November 2019 | 805 words | 3-minute read
India ranks 103rd among 119 countries in the global hunger index. Statistics suggest that a 195 million Indians are malnourished, with 46.6 million children under 5 being stunted (low height for their age) and 25.5 million children under 5 being wasted (low weight for their age).
However, the hideous statistics on undernutrition in India hide an uplifting story — for the first time in the history of the country since independence, nutrition has found the place it deserves in the national consciousness. The elephant has opened its eyes.
Age-old conversations about babies with swollen bellies and a populace dragged into the malnutrition mire by poverty and illiteracy have made way for action on the ground, solutions that yield positive results and political commitment to the cause of a healthier India.
Nutrition has raced up the social development agenda, and not a moment too soon. The launching of the National Nutrition Mission (or Poshan Abhiyan) in March 2018 was the spur. Political will supplies the impetus essential to translate plans into productive projects, and partnerships between the government and civil society are helping turn the tide in the war against malnutrition.
The India Nutrition Initiative (TINI), the flagship programme of the Tata Trusts, has played a full part in this war, contributing with resources, personnel and ideas. Nutrition has been a capital concern for the Trusts since 2015 but they needed a sharper focus to translate concepts and strategies into successes that can be replicated. TINI provides the means and the muscle to do that.
The Trusts had a role in getting the Nutrition Mission up and running. The effort began in right earnest through a collaboration in 2017 with the World Bank and the Bill and Melinda Gates Foundation to create a mechanism that would enable improved implementation of the government’s Integrated Child Development Services Systems Strengthening and Nutrition Improvement Programme (ISSNIP).
The ISSNIP initiative would go on to form the basis of the National Nutrition Mission, an operation that has galvanised every entity involved in upping India’s nutrition quotient. TINI, for its part, has given the Mission its all through a diverse range of programmes designed to deliver answers, resolve the complex and inform future endeavours.
Three of the programmes in TINI’s nutrition roster stand out. The appropriately named ‘making it happen’ helps deepen the impact of the Integrated Child Development Services Scheme, primarily through the 1.3 millionstrong network of government childcare centres in the country. In food fortification, TINI works with the Food Safety and Standards Authority of India (FSSAI) to increase the nutritional value of five staples. And there’s the Swasth Bharat Prerak initiative that has placed ‘motivators’ in 360 districts of India to aid the Nutrition Mission with implementation, coordination and monitoring.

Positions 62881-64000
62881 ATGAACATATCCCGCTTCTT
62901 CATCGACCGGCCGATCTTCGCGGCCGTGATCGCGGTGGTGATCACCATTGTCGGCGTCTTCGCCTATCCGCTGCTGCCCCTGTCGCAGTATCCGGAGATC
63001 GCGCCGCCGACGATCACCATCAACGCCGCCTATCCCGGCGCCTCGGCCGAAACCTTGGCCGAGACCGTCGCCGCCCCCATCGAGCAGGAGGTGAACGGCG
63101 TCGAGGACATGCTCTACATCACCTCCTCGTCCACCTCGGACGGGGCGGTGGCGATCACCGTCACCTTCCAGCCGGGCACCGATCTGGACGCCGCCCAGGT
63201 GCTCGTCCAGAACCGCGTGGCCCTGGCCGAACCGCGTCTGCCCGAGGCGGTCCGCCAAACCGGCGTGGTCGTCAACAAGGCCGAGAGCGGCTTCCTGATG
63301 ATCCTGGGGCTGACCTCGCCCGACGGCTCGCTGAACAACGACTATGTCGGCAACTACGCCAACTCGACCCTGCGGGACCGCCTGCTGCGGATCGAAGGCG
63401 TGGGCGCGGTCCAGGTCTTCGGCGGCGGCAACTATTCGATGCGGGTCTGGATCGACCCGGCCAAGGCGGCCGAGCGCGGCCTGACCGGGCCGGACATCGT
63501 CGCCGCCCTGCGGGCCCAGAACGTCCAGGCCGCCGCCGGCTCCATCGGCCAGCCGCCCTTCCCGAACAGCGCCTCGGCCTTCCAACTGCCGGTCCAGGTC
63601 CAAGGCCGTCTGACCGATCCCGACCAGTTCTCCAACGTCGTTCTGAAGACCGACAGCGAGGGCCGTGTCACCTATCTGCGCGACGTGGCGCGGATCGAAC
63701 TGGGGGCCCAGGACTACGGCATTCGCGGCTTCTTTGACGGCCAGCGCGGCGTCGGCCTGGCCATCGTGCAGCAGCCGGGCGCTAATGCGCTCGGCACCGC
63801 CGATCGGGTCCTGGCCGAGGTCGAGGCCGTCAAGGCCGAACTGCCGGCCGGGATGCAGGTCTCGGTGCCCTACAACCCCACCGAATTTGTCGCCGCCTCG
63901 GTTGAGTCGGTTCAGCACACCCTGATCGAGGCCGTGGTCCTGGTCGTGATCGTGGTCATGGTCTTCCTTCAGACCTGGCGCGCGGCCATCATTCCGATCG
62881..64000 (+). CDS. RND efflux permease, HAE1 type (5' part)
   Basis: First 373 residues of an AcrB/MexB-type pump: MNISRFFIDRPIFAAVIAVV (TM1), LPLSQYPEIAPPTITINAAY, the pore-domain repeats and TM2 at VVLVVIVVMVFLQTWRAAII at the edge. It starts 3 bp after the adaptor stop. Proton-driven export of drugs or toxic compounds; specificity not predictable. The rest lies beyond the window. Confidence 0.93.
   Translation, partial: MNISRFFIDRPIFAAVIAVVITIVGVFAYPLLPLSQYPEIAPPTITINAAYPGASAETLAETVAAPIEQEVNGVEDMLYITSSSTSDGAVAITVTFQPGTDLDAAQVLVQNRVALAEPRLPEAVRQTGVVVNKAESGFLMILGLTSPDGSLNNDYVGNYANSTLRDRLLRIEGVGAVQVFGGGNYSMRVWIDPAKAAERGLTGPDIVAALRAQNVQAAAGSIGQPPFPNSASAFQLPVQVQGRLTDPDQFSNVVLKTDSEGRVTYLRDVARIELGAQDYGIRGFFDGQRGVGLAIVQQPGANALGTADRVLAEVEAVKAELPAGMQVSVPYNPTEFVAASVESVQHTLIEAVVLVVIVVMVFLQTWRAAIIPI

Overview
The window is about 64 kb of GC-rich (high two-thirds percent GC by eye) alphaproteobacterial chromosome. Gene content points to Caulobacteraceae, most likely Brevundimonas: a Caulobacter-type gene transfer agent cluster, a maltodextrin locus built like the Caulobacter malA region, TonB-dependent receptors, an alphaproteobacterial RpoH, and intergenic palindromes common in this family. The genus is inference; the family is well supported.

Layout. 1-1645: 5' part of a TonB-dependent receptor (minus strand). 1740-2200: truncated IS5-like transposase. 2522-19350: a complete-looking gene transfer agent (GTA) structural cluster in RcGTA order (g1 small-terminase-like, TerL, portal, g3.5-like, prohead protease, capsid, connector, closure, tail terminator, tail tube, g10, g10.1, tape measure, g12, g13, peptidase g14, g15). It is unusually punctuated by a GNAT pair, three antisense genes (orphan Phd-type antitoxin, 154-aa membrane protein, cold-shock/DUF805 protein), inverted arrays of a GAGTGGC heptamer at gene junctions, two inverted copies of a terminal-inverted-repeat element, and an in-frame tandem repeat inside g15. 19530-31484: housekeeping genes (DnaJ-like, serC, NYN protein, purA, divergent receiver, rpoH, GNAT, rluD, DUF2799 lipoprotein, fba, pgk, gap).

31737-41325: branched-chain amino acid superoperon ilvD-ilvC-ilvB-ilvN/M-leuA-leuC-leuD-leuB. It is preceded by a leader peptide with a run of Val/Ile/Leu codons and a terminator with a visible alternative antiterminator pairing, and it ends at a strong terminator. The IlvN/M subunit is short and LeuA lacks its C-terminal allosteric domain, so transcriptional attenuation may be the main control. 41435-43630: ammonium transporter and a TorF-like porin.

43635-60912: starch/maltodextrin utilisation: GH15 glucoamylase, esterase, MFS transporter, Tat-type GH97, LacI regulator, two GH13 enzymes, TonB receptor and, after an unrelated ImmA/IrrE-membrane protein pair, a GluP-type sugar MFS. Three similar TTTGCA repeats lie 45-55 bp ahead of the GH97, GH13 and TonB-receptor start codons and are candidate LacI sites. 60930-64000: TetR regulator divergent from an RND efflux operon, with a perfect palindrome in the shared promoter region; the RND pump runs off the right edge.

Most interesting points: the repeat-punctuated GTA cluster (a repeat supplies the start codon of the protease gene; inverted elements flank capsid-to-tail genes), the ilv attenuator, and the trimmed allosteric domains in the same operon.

There is nothing sophisticated or complicated about the various methods being employed — and that is a strength. There are adjuncts as well in the support system TINI has shaped to back the Nutrition Mission: data analytics to measure impact; establishing resource centres within the Ministry of Women and Child Development and FSSAI; and setting up the Tata Centre for Public Health and Nutrition at the National Institute of Nutrition.
There is plenty of heavy lifting for TINI to do, and it comes with the territory. “It’s easy to tackle issues where the cost-effect relationship is linear and straight,” explains Rajan Sankar, the programme director for nutrition at the Trusts. “It’s different with nutrition, where a multitude of factors come into play.”
One of TINI’s objectives is to craft a template for nutrition. “You can choose a module that suits a situation and get ahead with implementation,” says Dr Sankar. “Resources have to be pooled and efforts layered one over the other to achieve maximum impact. Everything has to meld for India to enhance its nutrition goals.”
'Not completely true'
There is no shortage of optimism or enthusiasm in Dr Sankar and his team, a blend of subject experts and social development professionals. “We keep hearing that India has not done well in eliminating malnutrition; that is not completely true,” says Dr Sankar. “We could have done much better, for sure, but progress has been made in every state. There are a number of countries — Brazil, Peru and, in our neighbourhood, Thailand — that have reduced malnutrition far more rapidly than India, but then this country is unique: so huge, so much diversity, so many people.”
The enormity of the malnutrition emergency is what makes it imperative that all of India come together to fight the blight. The Trusts have not held back and that is perhaps why the Indian government has invited the institution to be its principal partner in the Nutrition Mission. “We are seen as enablers rather than donors,” adds Dr Sankar, “and that’s what is needed.”
Source: Tata Trusts' Horizons, September 2019 issue